"Unless it was one teacher who'd moved between schools," Moody suggested. It was something they couldn't check until the schools opened on Monday, so they were forced to leave that line of enquiry unexplored for the moment.
When the dusty files for 1962 arrived, the three men searched them in vain. Finally Jim said, "I think you're right, Chief - the 1971 incident was the first, unless the killer moved to Cascade from somewhere else after 1962.
"Now, the kid disappeared less than a week before the ninth," he went on. "It had to have been well planned beforehand, though grabbing him in time for the ninth would depend on a lot of factors the perp couldn't control."
"You don't think it was just an opportunist thing?" Moody asked.
"Hell of a coincidence if it was," Jim replied. "A nine-year-old kid, nine letters in his name... "
"Hang on, Jim - that's looking at it from hindsight," Blair said. "Maybe the first one was a coincidence - someone with the idea that killing a kid, using some sort of ritual he'd devised, would give him youth, health, luck, whatever, a youngster grabbed at random, then the discovery that the kid was nine, with nine letters in his name. If the perp happened to be superstitious enough, he'd take that as an omen. It's the next one that would be a deliberate choice - and finding another kid that fit the same parameters, including a name that began with the same letter - a Y, for heaven's sake - that would need planning. Could also explain why the next one was a girl - there are more girl's names begin with a Y, though there still aren't many. Yvette, Yvonne... Yasmin, I suppose..."
"And why change from one kid to nine, and the different ages?"
"Well, like I said, he maybe found some other guys who shared his ideas concerning sympathetic magic. He'd have to change his MO to accommodate them - they'd all want their full share of the luck."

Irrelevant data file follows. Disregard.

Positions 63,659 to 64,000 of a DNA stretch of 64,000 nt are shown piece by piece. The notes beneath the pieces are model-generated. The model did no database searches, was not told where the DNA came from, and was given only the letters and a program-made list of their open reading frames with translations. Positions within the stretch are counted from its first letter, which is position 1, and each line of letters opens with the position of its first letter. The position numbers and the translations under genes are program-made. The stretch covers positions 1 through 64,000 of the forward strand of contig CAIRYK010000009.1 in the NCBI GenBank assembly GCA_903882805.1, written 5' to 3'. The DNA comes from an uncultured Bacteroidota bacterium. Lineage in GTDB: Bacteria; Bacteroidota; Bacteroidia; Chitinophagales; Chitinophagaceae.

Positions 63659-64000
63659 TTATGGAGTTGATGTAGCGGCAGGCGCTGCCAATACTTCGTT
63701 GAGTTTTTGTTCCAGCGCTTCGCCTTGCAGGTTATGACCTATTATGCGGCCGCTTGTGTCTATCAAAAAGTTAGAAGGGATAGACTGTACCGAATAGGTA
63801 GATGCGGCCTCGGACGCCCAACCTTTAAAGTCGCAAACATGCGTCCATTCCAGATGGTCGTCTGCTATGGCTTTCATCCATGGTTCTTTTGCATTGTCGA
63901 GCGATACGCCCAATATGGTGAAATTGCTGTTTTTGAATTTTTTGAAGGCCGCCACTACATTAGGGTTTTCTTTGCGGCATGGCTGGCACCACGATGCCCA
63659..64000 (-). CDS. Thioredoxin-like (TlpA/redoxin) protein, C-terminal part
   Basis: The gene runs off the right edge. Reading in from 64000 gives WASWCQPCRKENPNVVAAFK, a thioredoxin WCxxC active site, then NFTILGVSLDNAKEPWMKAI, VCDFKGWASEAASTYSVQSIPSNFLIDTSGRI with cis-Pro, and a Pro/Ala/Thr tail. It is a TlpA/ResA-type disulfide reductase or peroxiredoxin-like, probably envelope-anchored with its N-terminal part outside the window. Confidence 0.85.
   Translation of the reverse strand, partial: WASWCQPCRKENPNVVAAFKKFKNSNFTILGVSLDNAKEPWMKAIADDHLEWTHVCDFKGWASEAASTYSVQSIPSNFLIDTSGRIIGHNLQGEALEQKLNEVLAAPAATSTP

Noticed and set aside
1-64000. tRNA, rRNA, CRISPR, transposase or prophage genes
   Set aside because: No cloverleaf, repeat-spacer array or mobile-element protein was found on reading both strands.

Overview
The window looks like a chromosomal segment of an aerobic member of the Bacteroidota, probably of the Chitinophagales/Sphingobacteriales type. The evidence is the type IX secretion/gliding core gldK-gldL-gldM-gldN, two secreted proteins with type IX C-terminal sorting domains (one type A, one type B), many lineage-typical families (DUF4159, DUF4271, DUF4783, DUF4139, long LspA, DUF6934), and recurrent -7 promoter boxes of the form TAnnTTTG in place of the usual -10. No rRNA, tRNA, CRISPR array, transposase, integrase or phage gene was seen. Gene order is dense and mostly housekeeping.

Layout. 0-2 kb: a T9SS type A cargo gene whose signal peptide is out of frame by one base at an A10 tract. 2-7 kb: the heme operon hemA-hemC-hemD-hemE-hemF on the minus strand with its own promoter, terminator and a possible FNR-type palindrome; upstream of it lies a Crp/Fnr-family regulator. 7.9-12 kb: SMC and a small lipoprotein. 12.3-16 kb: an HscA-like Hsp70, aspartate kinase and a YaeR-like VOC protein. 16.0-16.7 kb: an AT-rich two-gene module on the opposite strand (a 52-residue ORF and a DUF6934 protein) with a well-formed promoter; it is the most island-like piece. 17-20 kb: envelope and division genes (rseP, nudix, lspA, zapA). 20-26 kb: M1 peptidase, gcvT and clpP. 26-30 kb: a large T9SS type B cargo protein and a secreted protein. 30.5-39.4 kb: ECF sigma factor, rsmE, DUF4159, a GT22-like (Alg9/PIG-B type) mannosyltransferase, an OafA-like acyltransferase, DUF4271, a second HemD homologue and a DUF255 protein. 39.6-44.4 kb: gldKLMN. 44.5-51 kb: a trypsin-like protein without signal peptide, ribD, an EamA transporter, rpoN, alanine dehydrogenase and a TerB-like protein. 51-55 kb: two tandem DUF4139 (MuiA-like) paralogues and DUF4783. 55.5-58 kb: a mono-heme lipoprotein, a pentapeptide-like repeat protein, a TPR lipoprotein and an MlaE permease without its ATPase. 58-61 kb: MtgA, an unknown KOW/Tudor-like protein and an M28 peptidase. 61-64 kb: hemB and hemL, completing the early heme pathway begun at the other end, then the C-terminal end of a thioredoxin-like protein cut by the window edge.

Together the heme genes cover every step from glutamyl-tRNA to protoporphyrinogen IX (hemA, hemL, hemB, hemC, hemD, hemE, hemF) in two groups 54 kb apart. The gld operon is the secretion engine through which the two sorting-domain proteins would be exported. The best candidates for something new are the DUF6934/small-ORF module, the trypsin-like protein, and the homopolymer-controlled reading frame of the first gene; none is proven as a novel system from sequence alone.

"That's sick," someone among the listeners muttered.
"Yes, it is," Blair agreed. "But nobody ever said superstition was logical, and sympathetic magic... Well, it was at the root of a lot of medical 'treatment', even in supposedly advanced cultures, within historical times, and in a lot of cultures, sacrificing children - or young breeding adults - was a recognized way of appeasing the gods and ensuring the welfare of the community. Some anthropologists believe child sacrifice is still being carried out in some places, though finding proof of it is almost impossible.
"Now, I don't believe for a moment that these guys care for the welfare of the community; they're doing this for themselves. But, objectively, it doesn't invalidate what they - presumably genuinely - believe."
"Is anyone that superstitious nowadays?" someone asked.
"What's your birth sign?" Blair asked.
"How do you know?"
"My wife checks - oh."
"Exactly. Every newspaper prints horoscopes. I'm not saying many people seriously believe them, but a lot of people wouldn't think of not checking them, just out of curiosity, and if something goes wrong - or very right - mutter something about, 'Here, my horoscope said that...' Even people who genuinely aren't superstitious are likely to say something like, 'With luck - ' Can you even begin to imagine how someone who is superstitious thinks about luck? How avidly he - or she - will pursue it, do things he - she - believes, for whatever reason, are lucky?"
"You sound as if you sympathize," someone else said.
"Yes - but by 'sympathize' I mean I understand why they react the way they do. It doesn't mean I agree with it. Someone superstitious enough to believe that killing kids will bring him luck has to be seriously unbalanced."
There was a murmur of agreement, interrupted by Fullerton. "God, listen to you guys! What does this little cop wannabe know? Superstition, believing in luck, for Chrissake! Whoever's killing these kids is evil! We should all be out looking for them, not listening to some little hippie spouting a load of crap!"
Moody swung around to face his fellow cop. "Crap? By listening to him, we've already found a link going back years. We've found a possible reason for how the victims are chosen. Hell, we've even managed to identify some of them! And that's all within twenty-four hours of starting to listen to the 'hippie wannabe'. It sure explains why Ellison is hanging onto him, and it's a more likely reason than the one you've been spouting around the place!"
Fullerton glared at him, swung his gaze round the other men, saw that he had no support, and rose, kicking his chair over. "Well, I don't want to listen to his nonsense! And I don't have to. I'm outa here - doing some real police work!"
As Fullerton stamped out, Moody turned back to Blair, who grinned at him, but with a trace of unease in his expression. "Thanks, man. But you don't need to fall out with one of the guys you work with over me - "